State v. Bormann

CourtSupreme Court of Nebraska
Citation777 N.W.2d 829,279 Neb. 320
Docket NumberNo. S-08-1281.,S-08-1281.
PartiesSTATE of Nebraska, appellee, v. Kyle J. BORMANN, appellant.
Decision Date29 January 2010
777 N.W.2d 829
279 Neb. 320
STATE of Nebraska, appellee,
Kyle J. BORMANN, appellant.
No. S-08-1281.
Supreme Court of Nebraska.
January 29, 2010.

[777 N.W.2d 832]

Thomas C. Riley, Douglas County Public Defender, for appellant.

Jon Bruning, Attorney General, and James D. Smith, for appellee.




Kyle J. Bormann was convicted of second degree murder and use of a firearm to commit a felony. He was sentenced to a term of 60 years to life in prison for the murder and a consecutive term of 20 to 30 years for use of the firearm. He appeals.


In reviewing a motion to suppress a confession based on the claimed involuntariness of the statement, including claims that it was procured in violation of the safeguards established by the U.S. Supreme Court in Miranda v. Arizona, 384 U.S. 436, 86 S.Ct. 1602, 16 L.Ed.2d 694 (1966), an appellate court applies a two-part standard of review. With regard to historical facts, we review the trial court's findings for clear error. Whether those facts suffice to meet the constitutional standards, however, is a question of law, which we review independently of the trial

777 N.W.2d 833

court's determination. State v. Goodwin, 278 Neb. 945, 774 N.W.2d 733 (2009).

Whether jury instructions given by a trial court are correct is a question of law. State v. Robinson, 278 Neb. 212, 769 N.W.2d 366 (2009). When dispositive issues on appeal present questions of law, an appellate court has an obligation to reach an independent conclusion irrespective of the decision of the court below. Id.

279 Neb. 322


On January 20, 2008, Brittany Williams was shot and killed as she sat in her car in the drive-through lane of a fast-food restaurant in Omaha, Nebraska. The bullet came from north of the restaurant and passed through the front passenger window, striking her in the head.

Police officers arrived at approximately 8:40 p.m. and used yellow police tape to preserve the crime scene. An alley immediately to the east of the restaurant was cordoned off. A vehicle driven by a male came south in the alley and drove through the crime scene tape. The vehicle then turned back and traveled north.

Officers pursued the vehicle into a parking lot several blocks north of the restaurant. The vehicle was driven over a curb and was resting against a picnic table just north of the parking lot. The driver got out of the vehicle holding a rifle. He discarded the rifle and ran. Officers caught up with him, and he was taken into custody. The rifle was secured and taken into evidence.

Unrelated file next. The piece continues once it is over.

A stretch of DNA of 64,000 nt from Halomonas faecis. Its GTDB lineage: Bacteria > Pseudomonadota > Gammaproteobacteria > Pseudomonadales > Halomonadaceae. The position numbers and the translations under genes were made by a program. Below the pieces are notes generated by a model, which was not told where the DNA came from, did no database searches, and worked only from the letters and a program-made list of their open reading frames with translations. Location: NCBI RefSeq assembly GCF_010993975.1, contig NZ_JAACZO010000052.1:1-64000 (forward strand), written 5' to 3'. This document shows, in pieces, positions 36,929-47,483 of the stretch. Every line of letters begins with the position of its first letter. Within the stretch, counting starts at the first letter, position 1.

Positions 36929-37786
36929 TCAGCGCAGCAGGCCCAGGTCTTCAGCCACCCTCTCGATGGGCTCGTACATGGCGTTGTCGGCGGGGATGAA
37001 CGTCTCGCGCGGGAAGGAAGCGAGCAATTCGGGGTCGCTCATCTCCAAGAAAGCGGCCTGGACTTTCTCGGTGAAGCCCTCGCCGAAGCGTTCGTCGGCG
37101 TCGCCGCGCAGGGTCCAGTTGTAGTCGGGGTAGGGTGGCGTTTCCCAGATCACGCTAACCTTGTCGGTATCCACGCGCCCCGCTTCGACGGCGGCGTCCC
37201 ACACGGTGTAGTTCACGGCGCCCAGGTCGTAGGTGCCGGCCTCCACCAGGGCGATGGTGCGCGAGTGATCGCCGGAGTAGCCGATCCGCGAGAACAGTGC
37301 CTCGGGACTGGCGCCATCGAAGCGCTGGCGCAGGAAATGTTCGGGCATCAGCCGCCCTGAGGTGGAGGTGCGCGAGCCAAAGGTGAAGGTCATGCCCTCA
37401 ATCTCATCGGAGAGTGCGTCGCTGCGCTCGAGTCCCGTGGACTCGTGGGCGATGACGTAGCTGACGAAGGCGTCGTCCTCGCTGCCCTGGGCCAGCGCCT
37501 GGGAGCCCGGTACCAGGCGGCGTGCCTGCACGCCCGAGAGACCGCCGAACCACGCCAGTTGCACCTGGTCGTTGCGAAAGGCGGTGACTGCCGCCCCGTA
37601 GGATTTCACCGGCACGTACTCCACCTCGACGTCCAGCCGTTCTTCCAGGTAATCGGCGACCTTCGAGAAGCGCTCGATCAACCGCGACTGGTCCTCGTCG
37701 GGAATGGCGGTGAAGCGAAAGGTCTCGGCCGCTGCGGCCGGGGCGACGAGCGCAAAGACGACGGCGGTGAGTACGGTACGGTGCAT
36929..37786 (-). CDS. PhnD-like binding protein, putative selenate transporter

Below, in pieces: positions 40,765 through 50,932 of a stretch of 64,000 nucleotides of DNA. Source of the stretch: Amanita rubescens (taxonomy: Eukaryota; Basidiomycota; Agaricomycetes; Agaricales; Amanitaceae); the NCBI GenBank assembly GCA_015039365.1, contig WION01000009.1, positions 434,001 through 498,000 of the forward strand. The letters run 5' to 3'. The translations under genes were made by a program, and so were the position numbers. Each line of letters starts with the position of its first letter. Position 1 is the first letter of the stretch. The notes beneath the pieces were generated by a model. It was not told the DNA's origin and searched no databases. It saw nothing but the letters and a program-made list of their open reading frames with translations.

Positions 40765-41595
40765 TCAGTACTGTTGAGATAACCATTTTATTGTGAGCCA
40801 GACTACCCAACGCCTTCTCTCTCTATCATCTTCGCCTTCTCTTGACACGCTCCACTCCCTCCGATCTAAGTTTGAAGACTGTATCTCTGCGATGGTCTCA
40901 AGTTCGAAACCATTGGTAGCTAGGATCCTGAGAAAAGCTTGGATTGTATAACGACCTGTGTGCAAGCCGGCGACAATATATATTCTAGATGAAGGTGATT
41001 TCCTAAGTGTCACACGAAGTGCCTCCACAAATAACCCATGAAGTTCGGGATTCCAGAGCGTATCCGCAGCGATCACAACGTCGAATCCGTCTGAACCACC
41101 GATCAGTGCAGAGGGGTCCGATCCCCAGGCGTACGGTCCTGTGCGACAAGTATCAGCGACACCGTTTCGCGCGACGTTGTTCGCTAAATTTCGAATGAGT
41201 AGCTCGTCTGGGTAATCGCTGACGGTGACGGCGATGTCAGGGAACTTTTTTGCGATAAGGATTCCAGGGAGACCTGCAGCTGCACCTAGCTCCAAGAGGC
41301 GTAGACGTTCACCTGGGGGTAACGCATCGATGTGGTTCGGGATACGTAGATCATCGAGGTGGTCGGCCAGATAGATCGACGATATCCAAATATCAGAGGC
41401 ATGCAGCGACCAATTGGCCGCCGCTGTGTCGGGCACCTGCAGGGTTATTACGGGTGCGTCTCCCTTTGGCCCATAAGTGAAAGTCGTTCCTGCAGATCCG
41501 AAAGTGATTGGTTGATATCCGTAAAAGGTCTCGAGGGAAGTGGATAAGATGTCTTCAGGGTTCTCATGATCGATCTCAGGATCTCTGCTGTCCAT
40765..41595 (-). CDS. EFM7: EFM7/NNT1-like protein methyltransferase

The male was handcuffed, and a search was conducted. Police found a spent shell casing in his jacket pocket. Officers detected a strong odor of alcohol, and the male had difficulty walking to the cruiser, where he was placed in the back seat.

At that point, the male was asked to provide his name and address and was identified as Bormann. He was asked no further questions, but he leaned forward from the back seat and said he wanted to tell the officer "what was going on." The officer told Bormann to sit back and relax.

Another officer standing immediately outside the cruiser told Bormann he was under arrest and not to ask any questions, but Bormann spoke again. Frustrated, the officer told Bormann to "shut the [expletive] up." The officer in the cruiser told Bormann, "I am not asking you any questions, but if you want to talk, I'm listening." Bormann said that he had been at home watching a professional football game on television and that he became upset due to officiating calls by the referees. Bormann said he became further upset, found his deer rifle, got into the car, and drove around. The officer in the cruiser said that Bormann "abruptly ended by saying [he] didn't shoot

279 Neb. 323

anybody." Bormann had not been given the warnings required by Miranda v. Arizona, 384 U.S. 436, 86 S.Ct. 1602, 16 L.Ed.2d 694 (1966), at that time.

Bormann was transported to the Omaha Police Department's headquarters by a third officer. Without being questioned, Bormann asked the third officer which team he preferred in the football game Bormann had been watching. A short while later, Bormann volunteered that he was "sorry for everything that happened tonight."

At police headquarters, Bormann was placed in an interview room. A videotape recording of the interview was received into evidence at trial over Bormann's objection. The videotape shows that Bormann was left alone for about 8 minutes before a detective entered and asked Bormann for identification. Bormann said he had none. The detective left, returned with a notepad, and asked Bormann for his name, date of birth, address, telephone

777 N.W.2d 834

number, and Social Security number. Bormann was again left alone for about 20 minutes.